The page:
This is something you con do yourselves, but I'm going to suggest you take it to the train store and ask them to show you how. The reason is that each locomotive is a little different. They come apart differently, they use different materials, and so forth.
The basic concept is fairly simple. Remove the locomotive shell. Clean out any dirt with a can of compressed air is often handy for this, though in some cases a solvent may be desirable. This is where things can get hairy; because you want to dissolve unwanted dirt or corrosion and leave the locomotive parts intact.
Once the moving parts are cleaned, they are lubricated. Light oil is usually used, but that can be bad for plastics. A 40-year-old locomotive is unlikely to have a lot of plastic in the running gear, but they might have some. They were just starting to make worm gears out of plastic then. There are some modern lubricants that are specifically made for use with plastic.
So, that's why I'm suggesting, you have the train store demonstrate the cleaning/maintenance procedure to you. Also remember to purchase the correct lubricants from it. I advocate establishing a good working relationship with a good train store, if you really want to enjoy the hobby.
Yes, you can use G scale models/tracks indoors and out. 8'x8' is not a lot of room for G scale, but you should be able to get an oval, or maybe a bent oval with a couple of sidings or spurs and still be able to move around the room. Remember that you may need access to re-rail cars and locos on occasion.
I personally have little use for a simulator except as a toy or surrogate for actually building a layout and running trains. By all means get one if you want to, but careful thought, planning and imagination will do just as well for much less money. I think the intellectual effort multiplies the satisfaction of accomplishing a layout design. I also will readily admit to old school tendencies.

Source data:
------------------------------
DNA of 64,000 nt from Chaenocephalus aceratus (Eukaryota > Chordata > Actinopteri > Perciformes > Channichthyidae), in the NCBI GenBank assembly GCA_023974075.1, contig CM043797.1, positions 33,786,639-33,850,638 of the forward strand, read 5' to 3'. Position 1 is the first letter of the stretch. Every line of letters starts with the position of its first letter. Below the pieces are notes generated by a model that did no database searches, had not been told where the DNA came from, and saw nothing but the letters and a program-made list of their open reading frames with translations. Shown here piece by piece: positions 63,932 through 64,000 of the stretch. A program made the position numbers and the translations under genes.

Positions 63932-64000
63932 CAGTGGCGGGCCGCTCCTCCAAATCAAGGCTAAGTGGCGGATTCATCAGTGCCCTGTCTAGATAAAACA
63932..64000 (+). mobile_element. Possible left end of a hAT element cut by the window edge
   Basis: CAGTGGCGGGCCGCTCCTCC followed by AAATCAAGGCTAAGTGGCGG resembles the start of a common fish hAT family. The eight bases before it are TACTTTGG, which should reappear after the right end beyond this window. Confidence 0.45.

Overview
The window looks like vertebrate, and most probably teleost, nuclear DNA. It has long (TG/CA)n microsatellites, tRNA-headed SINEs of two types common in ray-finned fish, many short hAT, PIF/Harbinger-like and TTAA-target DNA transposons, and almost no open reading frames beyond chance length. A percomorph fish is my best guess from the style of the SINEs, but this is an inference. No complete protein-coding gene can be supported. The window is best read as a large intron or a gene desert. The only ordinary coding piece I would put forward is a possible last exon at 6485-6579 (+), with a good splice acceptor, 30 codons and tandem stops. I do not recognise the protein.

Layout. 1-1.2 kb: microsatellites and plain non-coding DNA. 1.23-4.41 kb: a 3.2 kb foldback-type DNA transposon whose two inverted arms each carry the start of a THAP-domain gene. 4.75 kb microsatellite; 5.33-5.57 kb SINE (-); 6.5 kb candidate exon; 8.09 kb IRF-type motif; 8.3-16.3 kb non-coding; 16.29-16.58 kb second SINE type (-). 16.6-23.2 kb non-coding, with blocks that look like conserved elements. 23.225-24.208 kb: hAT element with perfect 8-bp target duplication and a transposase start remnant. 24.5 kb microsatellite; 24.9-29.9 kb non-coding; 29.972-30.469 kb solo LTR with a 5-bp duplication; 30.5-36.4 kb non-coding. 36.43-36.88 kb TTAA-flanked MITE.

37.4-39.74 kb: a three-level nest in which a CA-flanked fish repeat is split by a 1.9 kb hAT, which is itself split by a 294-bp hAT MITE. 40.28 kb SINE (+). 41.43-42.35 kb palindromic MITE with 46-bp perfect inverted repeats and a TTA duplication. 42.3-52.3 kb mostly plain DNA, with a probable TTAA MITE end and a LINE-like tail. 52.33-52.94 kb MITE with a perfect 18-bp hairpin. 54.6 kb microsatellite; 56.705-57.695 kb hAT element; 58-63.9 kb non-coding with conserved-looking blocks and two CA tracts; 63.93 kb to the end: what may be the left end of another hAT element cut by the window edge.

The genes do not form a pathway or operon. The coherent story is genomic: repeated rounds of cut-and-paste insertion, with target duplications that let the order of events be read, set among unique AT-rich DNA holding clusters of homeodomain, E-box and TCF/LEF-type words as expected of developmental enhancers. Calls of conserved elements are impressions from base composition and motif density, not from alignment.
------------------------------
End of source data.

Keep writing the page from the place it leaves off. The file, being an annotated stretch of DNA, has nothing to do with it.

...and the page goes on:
There are several different 'G' Scale manufacturers, but each uses a little bit different scale ratios. LGB uses 1:22.1; Aristocrat seems to run about 1:28. Bachmann used to run about 1:24. There may be others. But, what I'm leading up to is that trains made up of pieces from different manufacturers may not look quite right. Now that doesn't mean that you can't purchase from more than one manufacturer, but watch how you interchange cars if you care about the way they look together. If you just want to run trains and don't particularly care about looks, which is OK, then don't sweat it.
If someone else objects, then don't let them play with your trains. As far as recommending one brand over another, I would suggest that you go shopping for a locomotive or a starter set. Find one that looks good and is a price that you can afford and buy it. If you want more cars, buy them; make sure that they are made by the same company. If you don't have a starter set or even if you do and you want to build a big layout, you'll need to buy track and a power supply.
The power supply that comes with a starter set won't be strong enough for a big layout, so you may want to purchase a bigger, better power supply. But you'll want to wait until you decide whether you want DCC before you make your final selection.
It depends upon how you will power and control your layout. In general, yes, some form of control for each train will be required. But whether you want or need it to be remote is largely up to you. One factor to keep in mind when building garden railroads is that while the rolling stock can be put away in inclement weather, the buildings and structures have to be able to stand up to wind, rain, possibly ice and snow, and ultraviolet radiation. Many people don't realize how destructive UV can be to plastics.
So, whether you are building with wood or plastic, everything will need some sort of protective barrier, paint, varnish, etc., or must be naturally weather resistant, such as cedar. When you buy a model train set make sure to ask if it can stand up to the weather in your area.